Popular Mechanics "9/11 Myths" Debunker Cancels Radio Debate
Two hours before he was to debate a member of "Scholars for 9/11 Truth" on a Seattle radio talk show, a research editor for "Popular Mechanics" magazine pulls out.
Seattle - The magazine Popular Mechanics, which recently released a book slamming the 9/11 Truth movement, cancelled a radio debate Tuesday between one of the book's contributors and a 9/11 truth activist just two hours before airtime. The debate, planned two weeks in advance, was scheduled to air on the Dori Munson talk radio program on KIRO AM 710, August the 22nd, at 1:00 PM.
Richard Curtis, PhD, an Adjunct Professor of Philosophy at several Seattle area colleges and an active member of "Scholars for 9/11 Truth," was scheduled to debate Davin Coburn, a research editor at Popular Mechanics and one of the contributors to the book Debunking 9/11 Myths: Why Conspiracy Theories Can't Stand Up To The Facts, on Munson's radio show. Munson, furious about the last minute cancellation, said that the books PR firm was responsible for the decision and that none of the contributors to the new book would be allowed on the air with anyone from "Scholars for 9/11 Truth."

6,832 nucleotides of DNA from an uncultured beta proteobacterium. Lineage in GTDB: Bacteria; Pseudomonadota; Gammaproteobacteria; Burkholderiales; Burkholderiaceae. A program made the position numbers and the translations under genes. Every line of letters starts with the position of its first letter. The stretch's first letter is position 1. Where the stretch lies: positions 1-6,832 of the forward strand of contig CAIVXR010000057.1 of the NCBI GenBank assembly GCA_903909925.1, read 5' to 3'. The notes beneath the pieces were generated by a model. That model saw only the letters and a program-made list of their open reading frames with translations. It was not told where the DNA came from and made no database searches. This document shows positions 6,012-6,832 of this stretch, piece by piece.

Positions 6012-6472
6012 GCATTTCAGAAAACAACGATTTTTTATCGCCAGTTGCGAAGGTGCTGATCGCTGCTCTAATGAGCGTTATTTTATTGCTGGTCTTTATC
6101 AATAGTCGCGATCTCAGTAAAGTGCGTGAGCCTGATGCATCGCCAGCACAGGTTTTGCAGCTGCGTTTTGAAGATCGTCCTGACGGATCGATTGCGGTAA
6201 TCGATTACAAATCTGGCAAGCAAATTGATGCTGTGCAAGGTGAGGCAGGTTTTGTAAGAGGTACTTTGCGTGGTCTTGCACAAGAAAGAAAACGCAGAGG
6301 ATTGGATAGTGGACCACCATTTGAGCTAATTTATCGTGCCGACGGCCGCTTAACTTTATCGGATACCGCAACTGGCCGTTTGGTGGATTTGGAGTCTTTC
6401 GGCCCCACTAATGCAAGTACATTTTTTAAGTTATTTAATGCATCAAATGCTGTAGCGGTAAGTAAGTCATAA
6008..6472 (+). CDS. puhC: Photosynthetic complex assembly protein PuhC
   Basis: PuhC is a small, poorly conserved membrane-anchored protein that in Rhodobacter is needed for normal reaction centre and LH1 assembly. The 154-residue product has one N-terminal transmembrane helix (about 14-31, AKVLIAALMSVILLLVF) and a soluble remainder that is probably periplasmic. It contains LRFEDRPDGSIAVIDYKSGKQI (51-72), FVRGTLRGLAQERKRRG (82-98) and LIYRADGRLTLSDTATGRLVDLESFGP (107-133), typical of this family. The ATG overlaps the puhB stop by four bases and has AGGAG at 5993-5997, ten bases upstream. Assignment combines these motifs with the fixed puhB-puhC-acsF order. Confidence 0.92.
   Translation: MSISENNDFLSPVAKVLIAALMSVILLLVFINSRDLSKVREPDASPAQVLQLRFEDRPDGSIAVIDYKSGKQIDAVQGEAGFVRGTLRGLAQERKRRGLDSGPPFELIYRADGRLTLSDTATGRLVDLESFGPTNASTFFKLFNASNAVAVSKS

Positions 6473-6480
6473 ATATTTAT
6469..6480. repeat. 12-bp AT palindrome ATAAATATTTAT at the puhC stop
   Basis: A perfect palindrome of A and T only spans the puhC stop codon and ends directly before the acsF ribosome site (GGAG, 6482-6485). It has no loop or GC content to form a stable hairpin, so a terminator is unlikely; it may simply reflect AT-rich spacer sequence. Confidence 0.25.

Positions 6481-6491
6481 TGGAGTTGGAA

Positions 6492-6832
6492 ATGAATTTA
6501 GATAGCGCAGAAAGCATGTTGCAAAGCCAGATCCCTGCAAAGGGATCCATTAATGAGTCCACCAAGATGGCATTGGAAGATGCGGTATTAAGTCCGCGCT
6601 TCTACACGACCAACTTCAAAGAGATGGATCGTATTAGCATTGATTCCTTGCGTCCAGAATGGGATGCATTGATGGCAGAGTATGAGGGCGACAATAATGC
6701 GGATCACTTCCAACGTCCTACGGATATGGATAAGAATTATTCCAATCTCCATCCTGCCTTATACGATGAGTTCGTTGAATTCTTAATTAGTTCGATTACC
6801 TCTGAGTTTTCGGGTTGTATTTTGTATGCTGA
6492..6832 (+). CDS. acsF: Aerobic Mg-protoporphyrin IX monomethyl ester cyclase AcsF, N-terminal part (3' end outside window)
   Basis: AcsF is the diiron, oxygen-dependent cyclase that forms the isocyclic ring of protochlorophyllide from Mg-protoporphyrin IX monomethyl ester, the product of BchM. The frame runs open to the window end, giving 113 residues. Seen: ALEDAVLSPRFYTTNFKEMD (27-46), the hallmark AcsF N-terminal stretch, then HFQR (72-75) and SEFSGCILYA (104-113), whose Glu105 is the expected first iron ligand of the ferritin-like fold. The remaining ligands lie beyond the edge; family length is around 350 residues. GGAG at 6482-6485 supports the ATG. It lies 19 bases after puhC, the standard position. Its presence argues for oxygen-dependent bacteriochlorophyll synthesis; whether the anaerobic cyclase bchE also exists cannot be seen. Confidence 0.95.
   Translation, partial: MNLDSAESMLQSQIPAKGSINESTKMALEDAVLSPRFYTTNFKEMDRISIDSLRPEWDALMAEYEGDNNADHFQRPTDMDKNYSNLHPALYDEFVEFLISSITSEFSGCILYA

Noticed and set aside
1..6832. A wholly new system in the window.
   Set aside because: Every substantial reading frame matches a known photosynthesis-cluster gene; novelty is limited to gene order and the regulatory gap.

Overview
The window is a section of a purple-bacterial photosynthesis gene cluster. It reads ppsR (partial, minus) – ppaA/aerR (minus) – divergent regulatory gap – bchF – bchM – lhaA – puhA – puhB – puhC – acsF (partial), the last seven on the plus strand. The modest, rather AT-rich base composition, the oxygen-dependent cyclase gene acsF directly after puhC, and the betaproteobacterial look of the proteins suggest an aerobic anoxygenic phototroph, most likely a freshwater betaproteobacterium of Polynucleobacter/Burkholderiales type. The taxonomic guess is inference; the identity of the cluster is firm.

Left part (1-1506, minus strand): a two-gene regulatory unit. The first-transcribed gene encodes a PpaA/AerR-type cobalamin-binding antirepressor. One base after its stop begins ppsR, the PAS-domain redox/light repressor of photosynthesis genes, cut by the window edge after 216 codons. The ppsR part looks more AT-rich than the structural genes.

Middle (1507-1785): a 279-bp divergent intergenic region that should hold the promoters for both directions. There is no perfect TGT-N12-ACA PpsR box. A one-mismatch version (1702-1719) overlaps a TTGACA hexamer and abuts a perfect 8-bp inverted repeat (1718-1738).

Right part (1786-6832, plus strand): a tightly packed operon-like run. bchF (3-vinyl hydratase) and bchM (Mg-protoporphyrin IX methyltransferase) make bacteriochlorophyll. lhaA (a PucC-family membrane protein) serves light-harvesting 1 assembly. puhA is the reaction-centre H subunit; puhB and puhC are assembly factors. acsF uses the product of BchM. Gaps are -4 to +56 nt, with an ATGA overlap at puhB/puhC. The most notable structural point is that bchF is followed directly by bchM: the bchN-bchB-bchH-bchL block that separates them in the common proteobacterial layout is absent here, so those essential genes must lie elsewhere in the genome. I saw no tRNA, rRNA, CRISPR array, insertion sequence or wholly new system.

Despite Munson’s views that those who doubt the official account of the 9/11 attacks are "wingnuts" and "nut-jobs," he had interviewed Curtis on his program three times before. Curtis’ organization, "Scholars for 9/11 Truth," is a burgeoning movement of hundreds of respected academicians who are convinced that the official story about 9/11 is highly suspect, that the 9/11 Commission was a contemptible whitewash and that the government has used the attacks as an excuse to attack and occupy Afghanistan and Iraq.
But whatever harsh words Munson uses to describe 9/11 activists, they pale in comparison to the invective he heaped on Popular Mechanics, who pulled out their man just before the debate was to air. Said Munson, "I think that sounds awfully funky and I think they sound like a bunch of punks. So I’m prepared right now to say that the debunkers are funky punks."
Munson, who described Debunking 9/11 Myths as "fascinating, well-researched [and] scientifically sound," was originally pleased to host a debate between what he calls "the guy who’s shoveling the bunk" and "the guy who’s debunking." But he quickly changed his tone after the abrupt pull-out: "The people who are associated with this book are horrible, horrible, miserable people. Just awful. Awful, awful human beings."
As to who made the decision to withdraw from the debate, Munson’s producer said "There’s a middle man [a public relations firm] involved here. That’s what anguishes me so much about this." Munson agreed, saying "and middlemen are almost invariably weasels."
Munson, who cancelled the hour long segment altogether, was disgusted by the last minute pullout and questioned why the authors of Debunking 9/11 Myths "wouldn’t come on and address one of the conspiracy nuts." He also urged his listeners to "not buy the Debunking 9/11 Myths book because the people associated with it are pathetic weasels."
There’s no word yet on a possible rescheduling of the debate.
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